Youdim, a scientist born in Iran who studied and conducted research in England before moving to Israel, said that the drug will probably be tested on Alzheimer’s disease and multiple sclerosis as well. “I always believed in this drug. It is my life work.”
In 1967, an Australian company tried to market a primitive variation of the drug molecule for lowering high blood pressure, but the trial failed. Back then, Youdim identified the potential of the molecule in treating neurodegenerative diseases.
Youdim brought the drug to Israel in 1977, when he was appointed head of the new Pharmacology department at the Technion’s Faculty of Medicine. Through animal experiments it became clear that the drug is efficacious in preventing neuron death.
Rasagiline is a molecule that was developed by Youdim and his group at the Eve Topf Neurodegenerative Diseases Research and Teaching Center in the Department of Pharmacology at the Technion’s Faculty of Medicine. Teva Pharmaceuticals developed the drug based on this research. In experiments performed initially in animals, in was shown that the drug prevents degeneration of the neurotransmitter dopamine in the brain and improves cognitive function.
Youdim explained that the human nervous system is comprised of neurons that join together to create nerves. Neuron loss is part of the normal process of aging, but in Parkinson’s disease, as in Alzheimer’s disease, this process is speeded up. Treating animals with Rasagiline succeeded in preventing this process to a significant degree, and now it has been shown that its beneficial effects extend to Parkinson’s patients.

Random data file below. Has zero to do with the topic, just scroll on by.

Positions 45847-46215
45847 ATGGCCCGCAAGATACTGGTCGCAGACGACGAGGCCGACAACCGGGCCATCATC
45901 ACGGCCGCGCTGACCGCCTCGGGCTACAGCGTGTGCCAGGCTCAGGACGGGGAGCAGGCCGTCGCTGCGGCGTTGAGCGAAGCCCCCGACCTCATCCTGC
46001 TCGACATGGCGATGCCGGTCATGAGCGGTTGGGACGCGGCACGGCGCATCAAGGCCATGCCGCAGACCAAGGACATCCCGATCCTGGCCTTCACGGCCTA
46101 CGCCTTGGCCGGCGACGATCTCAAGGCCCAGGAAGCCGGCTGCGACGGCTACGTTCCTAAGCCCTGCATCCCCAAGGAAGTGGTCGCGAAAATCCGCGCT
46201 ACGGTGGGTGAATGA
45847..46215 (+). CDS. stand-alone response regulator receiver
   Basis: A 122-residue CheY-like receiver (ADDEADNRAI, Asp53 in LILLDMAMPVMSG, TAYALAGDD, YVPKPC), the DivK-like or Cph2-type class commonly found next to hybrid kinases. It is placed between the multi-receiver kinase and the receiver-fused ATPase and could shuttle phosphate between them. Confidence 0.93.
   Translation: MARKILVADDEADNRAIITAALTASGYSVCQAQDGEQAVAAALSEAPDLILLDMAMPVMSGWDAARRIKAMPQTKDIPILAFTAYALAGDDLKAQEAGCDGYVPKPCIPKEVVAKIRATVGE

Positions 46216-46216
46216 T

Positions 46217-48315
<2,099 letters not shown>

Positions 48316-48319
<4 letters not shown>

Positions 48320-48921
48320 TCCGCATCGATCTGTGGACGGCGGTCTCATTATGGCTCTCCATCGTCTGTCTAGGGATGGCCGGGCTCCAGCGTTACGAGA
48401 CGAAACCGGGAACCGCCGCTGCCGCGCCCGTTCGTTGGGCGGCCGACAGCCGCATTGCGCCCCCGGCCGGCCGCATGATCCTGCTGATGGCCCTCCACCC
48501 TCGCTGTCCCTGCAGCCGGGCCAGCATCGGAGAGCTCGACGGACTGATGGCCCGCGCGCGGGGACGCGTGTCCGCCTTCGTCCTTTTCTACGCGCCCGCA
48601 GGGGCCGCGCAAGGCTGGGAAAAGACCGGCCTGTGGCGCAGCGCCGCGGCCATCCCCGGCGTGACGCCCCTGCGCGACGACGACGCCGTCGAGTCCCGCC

Israel Makov, President and CEO of Teva said: “The robust results of these trials have met our expectations with regard to the efficacy of Rasagiline. We are extremely pleased with the clinical development of this product which holds promise for patients with both early and advanced stages of Parkinson’s disease. These results also encourage us to move forward with investigating rasagiline in other neurological disorders.”
The development of Rasagiline comes on the heels of Teva’s tremendous success with the multiple sclerosis treatment Copaxone.
Teva Pharmaceutical Industries Ltd., headquartered in Israel, is among the top 35 pharmaceutical companies in the world. Close to 90% of Teva’s sales are in North America and Europe. The company develops, manufactures, and markets generic and branded human pharmaceuticals and active pharmaceutical ingredients. Teva’s innovative R&D focuses on developing novel drugs for diseases of the central nervous system.
The development of Rasagiline is part of a long-term strategic alliance for global co-development and European marketing between Teva and Lundbeck. Lundbeck is an international pharmaceutical company engaged in the research and development, production, marketing and sale of drugs for the treatment of psychiatric and neurological disorders.
Under the terms of the agreement, Lundbeck will market Rasagiline in Europe and in a number of overseas markets, in a joint effort with Teva, while Teva retains exclusive marketing rights in the rest of the world, including North America.